|Version 12 (modified by hinojosa, 5 years ago)|
Overview of Open Source Software development
SourceForge.net provides hosting for thousands of Open Source Software development projects. While Open Source Software is free to download and use, we encourage you to interact with the projects whose software you employ and contribute to the Open Source Software community.
Our site users
There are various types of users on SourceForge.net. Many are folks that come to the site looking for free software solutions to their computing needs. A majority of our registered users are the developers of the solutions folks come here to find and use. This document will address both of these user constituencies in turn.
If you are a user coming to this site to find solutions to your software needs, this section applies to you.
You may have already found a project on SourceForge.net via an outside link. If not, you can use our tools to find a project that interests you.
Once you find a project, visit its Download Files page. This page is accessible via the Downloads drop-down menu, or via the big green Download button on the project's Summary page (which is the main page that you get to when searching).
The SourceForge.net download system automatically chooses a mirror that is near to you. It may choose a different mirror every time in order to balance the downloading over all our available servers.
There are many levels at which you can chip in to help an Open Source project. Non-programmers and programmers alike are encouraged to chip in to improve the software shared among the Open Source community.
Ways in which you can contribute:
- Report bugs
- Create documentation
- Join a project
- Submit patch files
- Revive an abandoned project
- Create a new project
Talk with the project
Because the projects' software and websites are hosted on SourceForge, there's sometimes confusion regarding whom to contact when a problem is encountered.
Contact the project when you experience a problem that is project-specific. When to contact a project directly:
- The project has no files to download.
- There is a problem with the contents of the file that has downloaded correctly (check that the file size matches the size listed on the file-list page and try the download again if the download did not finish).
- You don't know what to do with the file after you download it.
- The project's website is not functioning.
Contact with the project for support will generally be via a web based ticketing system or by email. Projects hosted on SourceForge.net are not going to have a phone number to call, in general.
Contact SourceForge.net's Support for problems that the project can't take care of, such as:
- When the downloading system appears to be broken.
- When a particular mirror is not working right.
- When a file is missing on some of the mirrors that should be present.
- When you don't know how to use the download pages.
While it might seem like an odd place to start, experience indicates that by thinking about and applying effort to the software being developed being easily down-loadable, pays off in the end. Particularly in the early stages of a development effort, making sure that folks can easily compile the source without a number of odd requirements, will greatly enhance adoption.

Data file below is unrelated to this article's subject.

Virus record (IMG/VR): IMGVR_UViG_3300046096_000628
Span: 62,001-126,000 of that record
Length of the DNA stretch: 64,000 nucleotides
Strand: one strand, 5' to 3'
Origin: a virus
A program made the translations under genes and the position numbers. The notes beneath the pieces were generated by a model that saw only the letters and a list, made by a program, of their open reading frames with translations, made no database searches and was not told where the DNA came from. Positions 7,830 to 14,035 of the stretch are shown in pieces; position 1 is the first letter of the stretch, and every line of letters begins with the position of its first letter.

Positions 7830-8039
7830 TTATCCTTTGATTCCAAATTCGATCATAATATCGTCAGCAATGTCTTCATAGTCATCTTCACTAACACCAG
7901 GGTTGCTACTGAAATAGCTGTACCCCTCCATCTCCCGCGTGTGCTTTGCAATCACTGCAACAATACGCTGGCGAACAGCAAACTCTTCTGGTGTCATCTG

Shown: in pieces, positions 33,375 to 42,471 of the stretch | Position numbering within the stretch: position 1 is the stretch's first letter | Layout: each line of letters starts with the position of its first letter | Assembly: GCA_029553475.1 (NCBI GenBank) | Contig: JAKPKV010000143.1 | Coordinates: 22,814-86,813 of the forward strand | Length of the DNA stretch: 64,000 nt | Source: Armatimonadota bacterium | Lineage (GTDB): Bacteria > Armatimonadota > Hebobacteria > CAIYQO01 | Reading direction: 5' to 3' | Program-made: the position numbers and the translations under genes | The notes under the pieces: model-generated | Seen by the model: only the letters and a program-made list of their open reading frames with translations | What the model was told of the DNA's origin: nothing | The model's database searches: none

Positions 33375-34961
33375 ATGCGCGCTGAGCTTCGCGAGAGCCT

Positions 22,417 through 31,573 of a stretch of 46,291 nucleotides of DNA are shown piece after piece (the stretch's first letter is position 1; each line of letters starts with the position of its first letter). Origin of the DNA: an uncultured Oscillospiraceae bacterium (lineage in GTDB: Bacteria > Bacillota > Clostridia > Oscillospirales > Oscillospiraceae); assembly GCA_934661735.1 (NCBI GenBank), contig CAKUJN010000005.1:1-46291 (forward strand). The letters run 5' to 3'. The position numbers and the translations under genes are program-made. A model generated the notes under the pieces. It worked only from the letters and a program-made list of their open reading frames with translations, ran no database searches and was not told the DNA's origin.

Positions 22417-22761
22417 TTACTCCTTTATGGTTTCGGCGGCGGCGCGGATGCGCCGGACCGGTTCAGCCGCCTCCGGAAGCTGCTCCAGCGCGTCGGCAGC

Selecting a license
SourceForge.net prefers open source licenses that are OSI compliant as per the OSD. All OSI compliant licenses are available for selection in the project registration process. What is chosen at this phase will dictate the future of the developed software may be used. Choose with care and with the advice of a lawyer if that makes sense.
Support your software
Users will be installing the software developed in a project. A project team will benefit greatly by offering some form of support for the software. Be sure to make clear to users in a readme file or by other means how they will be able to contact the project to get the support they need. Projects that are particularly successful in this area offer a support link or tab on their project web page so that when users go there, they know what to do.
Be sure to set up a method by which users of your software can request an enhancement and track that request. As well, be sure to adopt those enhancements that will allow for broader adoption of your software. Users often have an idea that is perhaps not fully baked. However, between their idea and the team, often can come fine changes that will make the software better and easier to use.
Forking and project takeovers
In the life of many OSS projects, it happens that on occasion a developer or group of developers will decide they want to take the effort a different direction. When this happens, generally a new project is started from the code-base of the existing project. As a developer or perhaps as the person who conceived the project in the first place, this can be a challenge. In general, OSS licenses allow for this, so be aware of the dynamics on your team to keep things together if possible.
As well, on occasion, a project will loose focus from the core members or the assigned project administrators. In such a case one or more members of the team may seek to take over the project, usually to continue the work and enhance the effort. On occasion a project will be sought for takeover because the UNIX / Public name of the project is desired for a wholly unrelated effort.
The assigned project administrators have full control over the release of a project for take over.
Joining a project
If in your travels on the site you find a project that captures your interest and you feel you have a contribution to make, contact the project team and find out what they need. If you are not a coder, you may find that you can contribute by testing, documentation, or even project management. Make contact with the team and see what they need. Teams will often post help wanted openings in the people section of the site.